2008 Domaine William Fèvre Chablis 1er Cru "Montée de Tonnerre"

SKU #1053812 94 points Stephen Tanzer's International Wine Cellar

 Pale yellow-green color. Knockout high-pitched nose combines white flowers, crushed stone, citrus peel, gingery spices and a saline oyster shell nuance. Quite reserved today but impeccably pure, displaying outstanding breadth and richness without any impression of weight. Wonderfully vigorous wine that saturates the entire mouth with tactile minerality and excites the taste buds. A great example of this superb premier cru. (ST)  (8/2010)

93 points Allen Meadows - Burghound

 *Outstanding* A discreet touch of wood sets off pure, elegant and airy floral and spice aromas that are in perfect keeping with the racy, energetic and classy medium weight plus flavors that possess excellent depth as well as superb length on the saline finish. This easily delivers grand cru quality and is highly recommended.  (1/2010)

93 points Robert Parker's Wine Advocate

 From Fevre sites that had to recover from harsh hailing in 2007, their 2008 Chablis Montee de Tonnerre delivers salty, herbed chicken stock aromas and flavors such as only these Kimmeridgian soils seem capable of engendering in vinous form, mingled with tart yet luscious fresh lime and red currant. The higher, southeast-facing Pied d’Aloue contributes finesse, opines Didier Seguier, while the two-thirds share from southwesterly exposed Chapelot just below supplies depth of mineral character. The combination of citrus and berry generosity with striking salinity and carnal depth as well as a vibratory sense of finishing energy... (DS)  (10/2010)

93 points Wine Enthusiast

 A beautifully rounded wine, textured white fruits and fresh acidity well integrated into a rich structure. Hints of wood underline the yellow fruits and crisp, citrus, final acidity. (RV)  (11/2010)

90 points Wine & Spirits

 2008 Chablis Premier Cru Montée de Tonnerre The malic acidity of 2008 is overpowering at first, edging out this wine's honeyed, gingery sweetness of fruit. With air, it softens to a gentler, lime-like acidity, still tart, but with a mouthwatering balance. Age should bring this into harmony.  (10/2010)

90 points Wine Spectator

 Oak spice lends clove and nutmeg tones to this rich, almost viscous white. Underneath are notes of seashore, green apple and lemon. Attractive overall, but needs a little time. (BS)  (8/2010)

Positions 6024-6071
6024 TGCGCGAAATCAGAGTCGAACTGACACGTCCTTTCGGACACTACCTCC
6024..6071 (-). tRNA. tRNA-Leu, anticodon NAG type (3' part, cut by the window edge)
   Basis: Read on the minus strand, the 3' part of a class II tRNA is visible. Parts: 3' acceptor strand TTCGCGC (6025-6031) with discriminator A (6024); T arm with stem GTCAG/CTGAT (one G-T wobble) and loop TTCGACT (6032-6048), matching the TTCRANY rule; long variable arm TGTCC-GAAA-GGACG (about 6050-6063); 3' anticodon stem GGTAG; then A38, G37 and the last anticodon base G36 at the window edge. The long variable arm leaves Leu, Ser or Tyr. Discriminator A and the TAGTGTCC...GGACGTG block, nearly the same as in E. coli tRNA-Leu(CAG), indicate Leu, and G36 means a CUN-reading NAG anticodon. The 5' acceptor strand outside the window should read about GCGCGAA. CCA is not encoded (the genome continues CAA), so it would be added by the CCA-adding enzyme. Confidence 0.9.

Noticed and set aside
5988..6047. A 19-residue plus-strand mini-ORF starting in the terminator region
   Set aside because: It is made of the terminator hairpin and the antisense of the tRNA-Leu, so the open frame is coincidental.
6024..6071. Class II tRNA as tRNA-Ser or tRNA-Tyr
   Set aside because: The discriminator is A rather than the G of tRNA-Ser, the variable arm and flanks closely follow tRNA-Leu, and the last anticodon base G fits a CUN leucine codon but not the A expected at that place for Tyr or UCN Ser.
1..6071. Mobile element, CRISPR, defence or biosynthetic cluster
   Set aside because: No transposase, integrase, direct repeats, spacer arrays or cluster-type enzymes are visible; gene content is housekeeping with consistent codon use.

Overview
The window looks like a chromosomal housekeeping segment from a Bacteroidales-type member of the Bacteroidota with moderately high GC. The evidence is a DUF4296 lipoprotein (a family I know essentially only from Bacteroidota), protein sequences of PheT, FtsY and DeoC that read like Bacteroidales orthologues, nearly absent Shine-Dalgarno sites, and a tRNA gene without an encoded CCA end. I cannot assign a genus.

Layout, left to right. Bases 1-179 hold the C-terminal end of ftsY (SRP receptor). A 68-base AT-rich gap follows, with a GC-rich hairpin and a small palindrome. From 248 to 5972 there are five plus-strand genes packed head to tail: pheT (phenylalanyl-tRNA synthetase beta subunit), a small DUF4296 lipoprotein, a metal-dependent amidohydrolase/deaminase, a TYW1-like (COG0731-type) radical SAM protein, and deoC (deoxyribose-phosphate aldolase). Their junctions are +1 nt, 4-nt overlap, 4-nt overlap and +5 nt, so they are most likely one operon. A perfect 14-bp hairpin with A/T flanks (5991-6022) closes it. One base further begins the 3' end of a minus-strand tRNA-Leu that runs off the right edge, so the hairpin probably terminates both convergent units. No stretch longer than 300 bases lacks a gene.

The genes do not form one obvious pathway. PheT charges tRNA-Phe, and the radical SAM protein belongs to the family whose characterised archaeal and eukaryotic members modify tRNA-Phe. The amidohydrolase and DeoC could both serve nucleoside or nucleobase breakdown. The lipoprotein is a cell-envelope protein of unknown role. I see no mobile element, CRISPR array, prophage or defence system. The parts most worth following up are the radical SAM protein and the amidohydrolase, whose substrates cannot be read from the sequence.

Jancis Robinson

 50% aged in oak. Back to the riper citrus of the village wine, only more intense. Really, tight, very clean and focused and more mineral and less ripe than I had expected from the nose. Real drive. (JH)  (1/2010)

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Price: $49.99
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- It's hard to believe that up until about 30 years ago, this extremely popular varietal hid behind the veil of geographical names like Chablis and Puligny-Montrachet. Now grown all over the world and bottled by its varietal name, Chardonnay has achieved a level of branding unlike any other wine. Surprisingly, though, what you get when you buy Chardonnay can differ greatly from country to country and even within one country, depending on the climate where it's grown and how it is vinified and aged. From fresh, crisp and minerally with apple and lemon notes to rich and buttery with tropical fruit overtones, Chardonnay runs the gamut. In France's Burgundy, Chardonnay is the source of the prized wines of Chablis, Corton-Charlemagne, Mâcon, Meursault and Montrachet. It also the foundation of exceptional Champagne, where it is blended with Pinot Noir and Pinot Meunier or vinified on its own into Blanc de Blancs. It is also extremely popular in California, and is gaining popularity in Australia, New Zealand, Italy, Spain and South Africa.


- When it comes to wine, France stands alone. No other country can beat it in terms of quality and diversity. And while many of its Region, Bordeaux, Burgundy and Champagne most obviously, produce wine as rare, as sought-after and nearly as expensive as gold, there are just as many obscurities and values to be had from little known appellations throughout the country. To learn everything there is to know about French wine would take a lifetime. To understand and appreciate French wine, one only has to begin tasting them.


- The region north of the Cote d'Or, famous for its steely dry white wines made from Chardonnay. There are 7 Grands Crus vineyards, and numerous Premier Crus. Unfortunately, the name has been borrowed and badly abused by producers of inferior white wines in the US as well as in Australia. True French Chablis is a delicate, stony, crisp Chardonnay, bearing no resemblance to the anonymous plonk so labeled here.